The best books about the coldest place on earth

The Books I Picked & Why

The Worst Journey in the World

By Apsley Cherry-Garrard

The Worst Journey in the World

Why this book?

A strange, complex, and ultimately transformative chronicle of the Terra Nova expedition, including the Scott Party’s catastrophic 1912 attempt to be first to the South Pole, The Worst Journey in the World is part adventure story and part witness statement. Through Apsley Cherry-Garrard's jaundiced eye, we learn of the triumphs as well as the banalities of polar exploration, including a gripping narrative-within-narrative of the eponymous “worst journey in the world,” which was not the race to the Pole, but the dangerous winter trip to Cape Crozier, where Cherry, Birdie Bowers, and Edward Wilson almost died in their attempt to collect Emperor penguin eggs.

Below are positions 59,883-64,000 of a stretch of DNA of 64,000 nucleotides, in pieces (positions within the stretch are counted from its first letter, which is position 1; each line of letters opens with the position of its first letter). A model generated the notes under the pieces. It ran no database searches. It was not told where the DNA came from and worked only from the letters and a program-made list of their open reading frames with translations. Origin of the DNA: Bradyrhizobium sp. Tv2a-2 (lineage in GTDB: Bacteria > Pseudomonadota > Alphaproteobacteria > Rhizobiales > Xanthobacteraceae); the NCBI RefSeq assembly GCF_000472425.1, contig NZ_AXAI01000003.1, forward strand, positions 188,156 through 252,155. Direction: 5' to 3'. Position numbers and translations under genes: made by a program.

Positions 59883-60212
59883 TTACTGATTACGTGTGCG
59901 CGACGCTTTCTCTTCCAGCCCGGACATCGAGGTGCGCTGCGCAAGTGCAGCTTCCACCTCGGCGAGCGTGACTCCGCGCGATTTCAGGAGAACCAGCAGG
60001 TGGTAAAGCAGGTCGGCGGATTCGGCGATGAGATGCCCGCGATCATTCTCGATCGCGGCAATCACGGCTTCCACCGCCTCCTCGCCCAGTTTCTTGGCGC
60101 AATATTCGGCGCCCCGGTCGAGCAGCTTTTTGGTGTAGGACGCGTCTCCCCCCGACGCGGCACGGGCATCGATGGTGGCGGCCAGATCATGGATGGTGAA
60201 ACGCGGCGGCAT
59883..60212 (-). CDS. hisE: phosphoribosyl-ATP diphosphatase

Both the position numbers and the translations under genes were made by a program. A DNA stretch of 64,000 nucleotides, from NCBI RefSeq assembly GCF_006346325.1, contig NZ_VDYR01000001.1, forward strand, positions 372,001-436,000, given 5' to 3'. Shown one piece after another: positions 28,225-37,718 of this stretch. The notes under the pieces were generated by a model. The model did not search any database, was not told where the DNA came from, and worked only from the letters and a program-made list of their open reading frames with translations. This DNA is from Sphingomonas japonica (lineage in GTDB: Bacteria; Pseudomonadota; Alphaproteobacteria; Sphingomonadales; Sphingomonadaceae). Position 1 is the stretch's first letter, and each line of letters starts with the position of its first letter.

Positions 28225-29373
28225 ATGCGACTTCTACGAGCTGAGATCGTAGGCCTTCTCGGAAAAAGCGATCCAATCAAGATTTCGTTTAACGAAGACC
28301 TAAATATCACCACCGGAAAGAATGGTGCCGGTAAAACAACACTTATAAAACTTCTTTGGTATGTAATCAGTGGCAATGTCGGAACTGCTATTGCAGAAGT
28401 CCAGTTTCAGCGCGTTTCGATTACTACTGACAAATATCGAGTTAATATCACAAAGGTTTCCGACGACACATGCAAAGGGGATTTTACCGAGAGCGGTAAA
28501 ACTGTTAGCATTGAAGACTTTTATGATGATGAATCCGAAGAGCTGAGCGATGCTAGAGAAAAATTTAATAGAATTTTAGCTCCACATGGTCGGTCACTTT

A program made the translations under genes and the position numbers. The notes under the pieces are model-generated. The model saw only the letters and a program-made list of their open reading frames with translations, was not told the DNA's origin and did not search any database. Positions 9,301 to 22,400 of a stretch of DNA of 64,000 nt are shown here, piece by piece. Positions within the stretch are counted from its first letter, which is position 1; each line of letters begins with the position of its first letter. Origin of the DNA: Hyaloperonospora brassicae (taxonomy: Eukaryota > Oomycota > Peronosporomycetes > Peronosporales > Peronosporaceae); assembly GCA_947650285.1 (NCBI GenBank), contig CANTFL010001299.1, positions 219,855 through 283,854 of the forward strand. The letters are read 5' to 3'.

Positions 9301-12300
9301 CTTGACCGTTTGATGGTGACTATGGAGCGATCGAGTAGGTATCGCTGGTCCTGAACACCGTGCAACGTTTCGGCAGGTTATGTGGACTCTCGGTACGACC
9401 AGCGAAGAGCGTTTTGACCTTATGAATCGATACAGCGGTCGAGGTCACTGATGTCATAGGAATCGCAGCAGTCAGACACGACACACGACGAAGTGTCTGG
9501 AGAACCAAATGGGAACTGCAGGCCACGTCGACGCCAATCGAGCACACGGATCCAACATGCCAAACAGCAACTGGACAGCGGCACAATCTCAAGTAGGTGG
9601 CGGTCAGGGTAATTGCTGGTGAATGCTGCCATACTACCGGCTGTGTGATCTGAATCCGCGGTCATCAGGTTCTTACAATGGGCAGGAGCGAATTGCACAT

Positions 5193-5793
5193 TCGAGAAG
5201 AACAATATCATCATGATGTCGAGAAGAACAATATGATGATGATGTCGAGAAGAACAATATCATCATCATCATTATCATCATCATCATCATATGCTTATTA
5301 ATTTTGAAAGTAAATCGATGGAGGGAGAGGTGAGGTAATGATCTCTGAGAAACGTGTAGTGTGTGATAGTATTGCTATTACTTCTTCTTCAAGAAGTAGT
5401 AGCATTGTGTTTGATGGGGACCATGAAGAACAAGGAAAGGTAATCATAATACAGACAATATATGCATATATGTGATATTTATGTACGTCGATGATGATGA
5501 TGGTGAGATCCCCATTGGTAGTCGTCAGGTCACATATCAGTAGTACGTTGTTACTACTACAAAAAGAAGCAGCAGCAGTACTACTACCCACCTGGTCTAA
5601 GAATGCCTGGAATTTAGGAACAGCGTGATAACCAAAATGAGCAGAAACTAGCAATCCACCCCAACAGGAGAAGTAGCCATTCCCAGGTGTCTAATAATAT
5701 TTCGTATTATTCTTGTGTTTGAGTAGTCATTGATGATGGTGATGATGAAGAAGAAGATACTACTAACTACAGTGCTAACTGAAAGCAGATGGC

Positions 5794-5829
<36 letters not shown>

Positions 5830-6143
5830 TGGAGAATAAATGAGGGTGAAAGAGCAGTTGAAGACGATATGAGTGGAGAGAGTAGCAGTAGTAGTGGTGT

This book is a touchstone within the narrative world of my novel, South Pole Station, as Titus Oates (who committed “philanthropic suicide” during the Scott Party’s failed to return to camp), Bowers, Wilson, and others who died in pursuit of Antarctic glory, haunt the steps of anyone who chooses to live and work in Antarctica.


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Big Dead Place: Inside the Strange and Menacing World of Antarctica

By Nicholas Johnson

Big Dead Place: Inside the Strange and Menacing World of Antarctica

Why this book?

There is no book that better captures the unique human culture present at modern Antarctic research stations than the late Nicholas Johnson’s Big Dead Place, a frank, funny as hell, and at times savage chronicle of a year working support at McMurdo Station. Like my sister, who winter-overed at South Pole Station, Johnson worked in the galley, but it was the bureaucratic nonsense, present even at the farthest reaches of human civilization, that caught his incomparable eye for absurdity.